What I'm trying to get at is this (and it goes back to the whole "killing the genre" thing): on one level, the Nolans and Goyer are telling you the exact same superheroic fall-and-rise story you've already seen at least a half-dozen times already in assorted comic-book movies since 1980. And if that were the only level, it wouldn't be all that interesting, however well done. But the way the Nolans and Goyer do it--well, it's basically kind of fucked up and it's done in a way that's deliberately meant to mess with the audience. There's this intentional, "We know you've seen the hero throw away his costume or powers, so we're going to skip over that part entirely and get to the part where he's facing his comeback; only, see, we're going to make his throwing the powers away part a charade based on a bunch of two-faced (pun intended) duplicity and we're going to totally question his motives for coming back, plus the reasons he has to come back are basically his own birds coming back to roost anyway so it's kind of like the whole thing is his fault."

It's kind of amazing.

And this is the whole series. I think if you sit down and chart out the trilogy on a piece of paper, it doesn't come off all that differently from the Superman movies or Spider-Man movies or Iron Man movies or a whole bunch of one-offs like Daredevil or Green Lantern. It's when you get to the execution that all these classic tropes are being used basically for the purpose of undermining them. If that isn't art, I'm not sure what else qualifies.

There's another thing I wanted to mention, which is the interesting way a lot of people can overthink and underthink something at the same time, reaching around what's right in front of them and scrabbling around behind it thinking they're plumbing hidden depths when really they're just slapping around dust bunnies. Of course I'm talking about all the economic or social critiques you're seeing of DKR--it's anti-Occupy, it's a blistering critique of the rich, blah-blah-blah, and if you just look at the film, I think the answer is it's kind of anti-everybody. The Nolans have said they were inspired by The French Revolution and subsequent Terror, and that's fairly self-evident if you just watch the damn movie instead of looking through it for something more obviously contemporary.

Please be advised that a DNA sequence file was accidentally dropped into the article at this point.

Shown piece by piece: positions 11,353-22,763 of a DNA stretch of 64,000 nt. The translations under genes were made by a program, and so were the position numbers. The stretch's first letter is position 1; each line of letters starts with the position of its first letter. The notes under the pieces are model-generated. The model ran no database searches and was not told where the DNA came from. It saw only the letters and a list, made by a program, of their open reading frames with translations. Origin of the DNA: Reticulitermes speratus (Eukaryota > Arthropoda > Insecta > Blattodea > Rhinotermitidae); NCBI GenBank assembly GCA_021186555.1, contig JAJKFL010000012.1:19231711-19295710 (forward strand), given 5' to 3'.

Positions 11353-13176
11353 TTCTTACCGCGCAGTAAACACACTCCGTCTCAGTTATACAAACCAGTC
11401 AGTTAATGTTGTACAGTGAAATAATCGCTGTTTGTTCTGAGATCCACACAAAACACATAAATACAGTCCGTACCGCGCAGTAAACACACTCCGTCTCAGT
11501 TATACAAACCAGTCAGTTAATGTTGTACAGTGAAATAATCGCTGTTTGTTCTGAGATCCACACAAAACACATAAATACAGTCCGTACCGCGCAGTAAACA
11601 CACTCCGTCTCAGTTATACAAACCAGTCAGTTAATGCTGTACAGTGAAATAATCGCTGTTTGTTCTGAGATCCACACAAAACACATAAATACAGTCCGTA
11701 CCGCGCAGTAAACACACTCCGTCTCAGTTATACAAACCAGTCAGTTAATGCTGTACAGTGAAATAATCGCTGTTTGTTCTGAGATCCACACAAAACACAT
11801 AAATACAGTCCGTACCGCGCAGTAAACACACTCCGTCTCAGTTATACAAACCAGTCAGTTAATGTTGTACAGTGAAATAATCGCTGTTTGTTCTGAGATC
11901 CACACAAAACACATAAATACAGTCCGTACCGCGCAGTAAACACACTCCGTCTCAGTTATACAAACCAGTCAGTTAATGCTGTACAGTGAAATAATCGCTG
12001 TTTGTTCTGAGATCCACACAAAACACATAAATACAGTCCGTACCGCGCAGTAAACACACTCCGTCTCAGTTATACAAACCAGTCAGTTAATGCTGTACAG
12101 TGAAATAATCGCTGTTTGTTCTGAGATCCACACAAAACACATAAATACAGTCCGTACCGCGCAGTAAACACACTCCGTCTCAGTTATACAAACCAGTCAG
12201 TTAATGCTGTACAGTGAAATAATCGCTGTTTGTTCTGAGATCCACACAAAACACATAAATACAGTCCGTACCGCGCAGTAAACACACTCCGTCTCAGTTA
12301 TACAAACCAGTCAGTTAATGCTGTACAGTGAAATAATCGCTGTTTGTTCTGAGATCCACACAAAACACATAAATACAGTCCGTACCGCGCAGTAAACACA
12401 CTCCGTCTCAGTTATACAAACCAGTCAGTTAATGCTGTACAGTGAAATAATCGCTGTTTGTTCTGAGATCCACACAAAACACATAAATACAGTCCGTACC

I mean, nobody comes off terribly well in this movie. The rich are out-of-touch cowards, knaves, liars, fools, corrupt and greedy and sniveling and clueless. The poor and middle-class either join the easily-gulled mob and are manipulated by elites with selfishly utopian agendas or hide, impotent, behind closed doors. Those elites with their selfishly utopian agendas are a mess: some of them are nihilists and anarchists, others have compromised their honor with growing mountains of lies that, individually, all seemed like good ideas at the time and necessary, but now have left the entire edifice of their civilization worm-eaten and crumbling (I have completely mixed metaphors there, but I'm not changing a word).

I suspect if there's a message there, it's merely the one that people who actually understand history already know: that things can get very, very ugly in a society in which there are gross economic disparities, and there will be few heroes and much tragedy and horror. Our modern one percent indeed fail to understand they are flirting with a possible return of show trials and public executions; what some reformers may not understand is that if this happens, they will not be remembered as heroes. Nor will anyone who ends the bloodshed in the streets: Napoleon may have ended the Revolution, but he's largely remembered as a tyrant, not a savior.

In short, I think anyone looking at DKR for some kind of contemporary symbolism is basically missing the point: the only symbolism is what's there insofar as the movie sets up a contemporary version of what happened in France two centuries ago, and if there's a critique of contemporary circumstances, it's only to the extent our era might mirror revolutionary France. (And if you accept the hypothesis it does to any degree, I think you have to accept that nobody came out of the French Revolution with clean hands.)





1 comments:

Romeo Vitelli Monday, July 23, 2012 at 12:28:00 PM EDT  

"A Nightmare On Elm Street XIX/Friday The 13th The Really Truly Final Chapter/Hellraiser 57--Return To Heck/The Return Of The Son Of The Creature's Third Cousin's Nephew From The Black Lagoon"

I'm sure you meant it as satire but I totally want to see this.